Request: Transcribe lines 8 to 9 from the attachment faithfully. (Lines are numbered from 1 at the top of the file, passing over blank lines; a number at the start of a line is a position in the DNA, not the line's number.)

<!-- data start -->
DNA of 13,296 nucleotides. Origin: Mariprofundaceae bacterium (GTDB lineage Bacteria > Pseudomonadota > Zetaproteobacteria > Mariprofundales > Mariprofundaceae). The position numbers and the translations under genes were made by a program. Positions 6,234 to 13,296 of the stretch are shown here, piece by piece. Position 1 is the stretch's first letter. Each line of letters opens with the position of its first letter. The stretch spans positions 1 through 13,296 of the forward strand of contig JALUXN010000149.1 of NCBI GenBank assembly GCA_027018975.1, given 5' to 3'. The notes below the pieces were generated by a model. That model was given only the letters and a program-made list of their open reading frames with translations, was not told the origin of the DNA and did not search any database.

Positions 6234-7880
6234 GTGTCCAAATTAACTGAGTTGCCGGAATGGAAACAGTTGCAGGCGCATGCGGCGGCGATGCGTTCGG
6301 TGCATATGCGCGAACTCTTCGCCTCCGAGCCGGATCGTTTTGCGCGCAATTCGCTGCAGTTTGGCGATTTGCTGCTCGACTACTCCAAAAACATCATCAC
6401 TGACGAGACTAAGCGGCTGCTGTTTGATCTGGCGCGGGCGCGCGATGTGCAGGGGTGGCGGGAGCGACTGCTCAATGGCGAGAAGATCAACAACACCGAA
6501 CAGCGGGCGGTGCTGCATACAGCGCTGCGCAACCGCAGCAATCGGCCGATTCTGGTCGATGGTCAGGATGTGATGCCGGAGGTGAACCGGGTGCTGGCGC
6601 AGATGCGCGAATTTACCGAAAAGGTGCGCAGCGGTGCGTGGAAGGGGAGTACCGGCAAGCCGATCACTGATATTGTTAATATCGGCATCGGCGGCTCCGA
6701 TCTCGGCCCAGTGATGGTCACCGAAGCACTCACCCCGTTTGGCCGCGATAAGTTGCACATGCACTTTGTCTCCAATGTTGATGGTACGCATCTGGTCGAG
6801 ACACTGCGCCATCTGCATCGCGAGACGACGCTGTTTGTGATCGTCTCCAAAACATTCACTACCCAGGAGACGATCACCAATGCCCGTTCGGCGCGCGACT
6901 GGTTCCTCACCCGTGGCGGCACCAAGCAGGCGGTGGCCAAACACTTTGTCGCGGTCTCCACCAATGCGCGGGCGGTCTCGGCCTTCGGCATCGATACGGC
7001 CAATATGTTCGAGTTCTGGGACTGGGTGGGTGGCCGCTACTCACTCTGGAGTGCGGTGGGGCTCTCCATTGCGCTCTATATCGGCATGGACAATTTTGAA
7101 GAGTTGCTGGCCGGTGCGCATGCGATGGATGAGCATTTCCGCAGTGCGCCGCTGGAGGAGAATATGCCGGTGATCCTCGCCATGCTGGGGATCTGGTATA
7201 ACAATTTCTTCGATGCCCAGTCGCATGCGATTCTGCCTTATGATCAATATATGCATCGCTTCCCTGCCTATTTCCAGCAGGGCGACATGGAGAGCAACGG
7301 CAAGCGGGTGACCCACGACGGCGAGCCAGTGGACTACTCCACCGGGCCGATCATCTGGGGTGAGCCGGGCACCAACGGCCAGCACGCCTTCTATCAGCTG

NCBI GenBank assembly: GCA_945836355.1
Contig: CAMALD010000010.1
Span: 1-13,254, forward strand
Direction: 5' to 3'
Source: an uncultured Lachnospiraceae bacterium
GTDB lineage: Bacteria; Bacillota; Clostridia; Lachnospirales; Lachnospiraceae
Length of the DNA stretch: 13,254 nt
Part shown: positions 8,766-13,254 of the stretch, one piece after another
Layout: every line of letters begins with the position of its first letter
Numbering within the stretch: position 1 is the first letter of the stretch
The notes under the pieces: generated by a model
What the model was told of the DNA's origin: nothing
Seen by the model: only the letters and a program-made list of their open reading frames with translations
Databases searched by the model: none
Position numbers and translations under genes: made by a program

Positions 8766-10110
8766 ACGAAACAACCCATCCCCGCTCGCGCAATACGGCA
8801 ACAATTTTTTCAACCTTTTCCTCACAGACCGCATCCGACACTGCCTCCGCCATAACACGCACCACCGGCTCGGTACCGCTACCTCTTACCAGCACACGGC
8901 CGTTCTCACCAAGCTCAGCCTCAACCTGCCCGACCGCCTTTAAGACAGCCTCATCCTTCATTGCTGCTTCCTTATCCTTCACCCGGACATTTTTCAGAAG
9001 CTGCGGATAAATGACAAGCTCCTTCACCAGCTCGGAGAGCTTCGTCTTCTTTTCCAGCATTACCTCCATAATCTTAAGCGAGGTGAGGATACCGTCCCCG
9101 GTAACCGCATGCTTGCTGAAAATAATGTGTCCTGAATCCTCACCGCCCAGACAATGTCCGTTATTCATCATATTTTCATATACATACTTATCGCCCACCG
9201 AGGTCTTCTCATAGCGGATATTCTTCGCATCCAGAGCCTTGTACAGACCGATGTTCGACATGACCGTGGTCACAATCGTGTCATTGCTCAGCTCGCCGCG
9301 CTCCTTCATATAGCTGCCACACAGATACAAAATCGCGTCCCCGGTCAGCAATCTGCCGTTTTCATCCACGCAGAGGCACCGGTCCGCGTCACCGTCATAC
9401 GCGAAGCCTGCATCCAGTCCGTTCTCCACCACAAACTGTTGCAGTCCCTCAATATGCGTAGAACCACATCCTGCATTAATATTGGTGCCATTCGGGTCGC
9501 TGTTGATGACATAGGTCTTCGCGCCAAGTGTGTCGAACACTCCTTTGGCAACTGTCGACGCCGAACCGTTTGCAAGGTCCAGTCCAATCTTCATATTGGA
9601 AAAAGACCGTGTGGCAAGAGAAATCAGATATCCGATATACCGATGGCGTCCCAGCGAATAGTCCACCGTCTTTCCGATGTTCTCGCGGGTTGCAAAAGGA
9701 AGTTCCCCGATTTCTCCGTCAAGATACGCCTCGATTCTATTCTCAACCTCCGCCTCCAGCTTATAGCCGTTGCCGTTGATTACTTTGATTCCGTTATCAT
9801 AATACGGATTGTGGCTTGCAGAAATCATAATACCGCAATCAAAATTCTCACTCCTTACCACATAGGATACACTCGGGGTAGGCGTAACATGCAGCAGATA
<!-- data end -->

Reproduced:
6701 TCTCGGCCCAGTGATGGTCACCGAAGCACTCACCCCGTTTGGCCGCGATAAGTTGCACATGCACTTTGTCTCCAATGTTGATGGTACGCATCTGGTCGAG
6801 ACACTGCGCCATCTGCATCGCGAGACGACGCTGTTTGTGATCGTCTCCAAAACATTCACTACCCAGGAGACGATCACCAATGCCCGTTCGGCGCGCGACT